Skip to toolbar
Money’s alright to mention: agencies must balance creativity with commerciality

​Following the publication last week of the IPA’s pricing guide, which highlighted how commercial relationships between agencies and clients need to evolve beyond purely time-based pricing, BMB’s Jason Cobbold says agencies need to stop seeing money as a handbrake on creative ideas 

Bob Dylan once said that “money doesn’t talk, it swears”. Many in creative businesses of all kinds will nod vigorously in agreement with this. And that’s because it’s true. 

Money moves ideas around in all sorts of unwelcome ways. It makes things go too fast and sometimes too slow. It means things get changed, changed more and then changed again.

But nowhere (in my experience) is this tension more evident than in creative agencies. It strikes me that creativity and money (let’s call it commerciality) mix particularly poorly in agency culture. Why are they such rubbish bedfellows?

I suspect the answer is not straightforward. Yes, it may speak to a long-standing belief that any kind of conversation about money – whether one of cost, price or impact – somehow contaminates creative vision. How can we think about this stuff when we’re masterminding the next anthropomorphised robot or deep in the back catalogue of Toto hits? Fair enough, you might say.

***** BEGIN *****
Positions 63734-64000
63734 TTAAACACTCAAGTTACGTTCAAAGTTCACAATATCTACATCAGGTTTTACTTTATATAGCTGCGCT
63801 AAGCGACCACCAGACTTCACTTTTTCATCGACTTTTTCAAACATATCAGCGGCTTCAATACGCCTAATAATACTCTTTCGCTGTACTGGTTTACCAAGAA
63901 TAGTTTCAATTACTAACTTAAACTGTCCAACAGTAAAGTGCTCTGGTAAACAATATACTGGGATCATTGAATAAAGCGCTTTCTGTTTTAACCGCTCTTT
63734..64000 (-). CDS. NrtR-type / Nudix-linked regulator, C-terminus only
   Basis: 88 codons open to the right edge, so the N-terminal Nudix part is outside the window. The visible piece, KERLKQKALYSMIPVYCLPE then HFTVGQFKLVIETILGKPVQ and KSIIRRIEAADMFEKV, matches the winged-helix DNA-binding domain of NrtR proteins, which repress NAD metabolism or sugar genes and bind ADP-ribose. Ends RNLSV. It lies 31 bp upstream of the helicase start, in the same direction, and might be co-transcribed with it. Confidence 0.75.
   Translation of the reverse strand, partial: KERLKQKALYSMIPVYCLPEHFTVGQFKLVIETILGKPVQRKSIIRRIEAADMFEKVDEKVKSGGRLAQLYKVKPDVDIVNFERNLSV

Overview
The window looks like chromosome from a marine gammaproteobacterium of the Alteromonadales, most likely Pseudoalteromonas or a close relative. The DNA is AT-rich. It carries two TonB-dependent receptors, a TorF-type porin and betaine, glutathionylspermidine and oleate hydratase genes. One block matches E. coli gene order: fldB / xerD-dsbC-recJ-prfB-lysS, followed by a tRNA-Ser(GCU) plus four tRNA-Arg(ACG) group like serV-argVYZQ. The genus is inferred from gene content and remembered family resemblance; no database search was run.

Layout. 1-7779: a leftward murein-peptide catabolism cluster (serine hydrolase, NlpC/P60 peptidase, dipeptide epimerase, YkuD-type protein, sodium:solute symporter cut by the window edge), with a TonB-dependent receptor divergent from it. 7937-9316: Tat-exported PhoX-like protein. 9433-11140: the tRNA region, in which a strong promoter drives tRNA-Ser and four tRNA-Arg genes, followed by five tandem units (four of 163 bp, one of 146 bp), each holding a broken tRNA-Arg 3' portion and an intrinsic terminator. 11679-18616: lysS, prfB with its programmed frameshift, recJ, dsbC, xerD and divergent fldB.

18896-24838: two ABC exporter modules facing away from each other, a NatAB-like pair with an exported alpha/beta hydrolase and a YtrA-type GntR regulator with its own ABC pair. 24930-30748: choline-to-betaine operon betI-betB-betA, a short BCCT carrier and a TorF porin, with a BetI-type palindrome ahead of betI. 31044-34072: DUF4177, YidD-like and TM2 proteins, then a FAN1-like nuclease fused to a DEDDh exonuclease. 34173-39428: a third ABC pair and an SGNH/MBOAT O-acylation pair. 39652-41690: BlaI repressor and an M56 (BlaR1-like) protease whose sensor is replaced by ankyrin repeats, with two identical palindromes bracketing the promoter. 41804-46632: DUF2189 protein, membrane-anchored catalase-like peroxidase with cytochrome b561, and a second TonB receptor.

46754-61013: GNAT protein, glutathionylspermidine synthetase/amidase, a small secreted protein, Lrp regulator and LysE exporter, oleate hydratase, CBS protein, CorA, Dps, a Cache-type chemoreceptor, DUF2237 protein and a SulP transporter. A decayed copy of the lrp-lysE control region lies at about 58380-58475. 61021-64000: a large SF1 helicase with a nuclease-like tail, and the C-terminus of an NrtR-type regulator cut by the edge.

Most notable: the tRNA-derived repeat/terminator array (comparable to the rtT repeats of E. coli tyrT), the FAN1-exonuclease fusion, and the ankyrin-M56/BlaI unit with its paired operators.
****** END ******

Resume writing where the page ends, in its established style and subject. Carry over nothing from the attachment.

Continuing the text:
But it’s much more than this. The separation of creativity and commerciality in the agency is born too of a particular financial model – the so-called agency retainer. The value exchange is quite simple. Client pays agency a relatively generous monthly fee. Agency gets to do lots of exploration. Client gets some great ideas for his/her brand. In other words, the retainer is a financial model that buys a freedom to work and re-work. The focus is on the output, not the practicalities of achieving the output.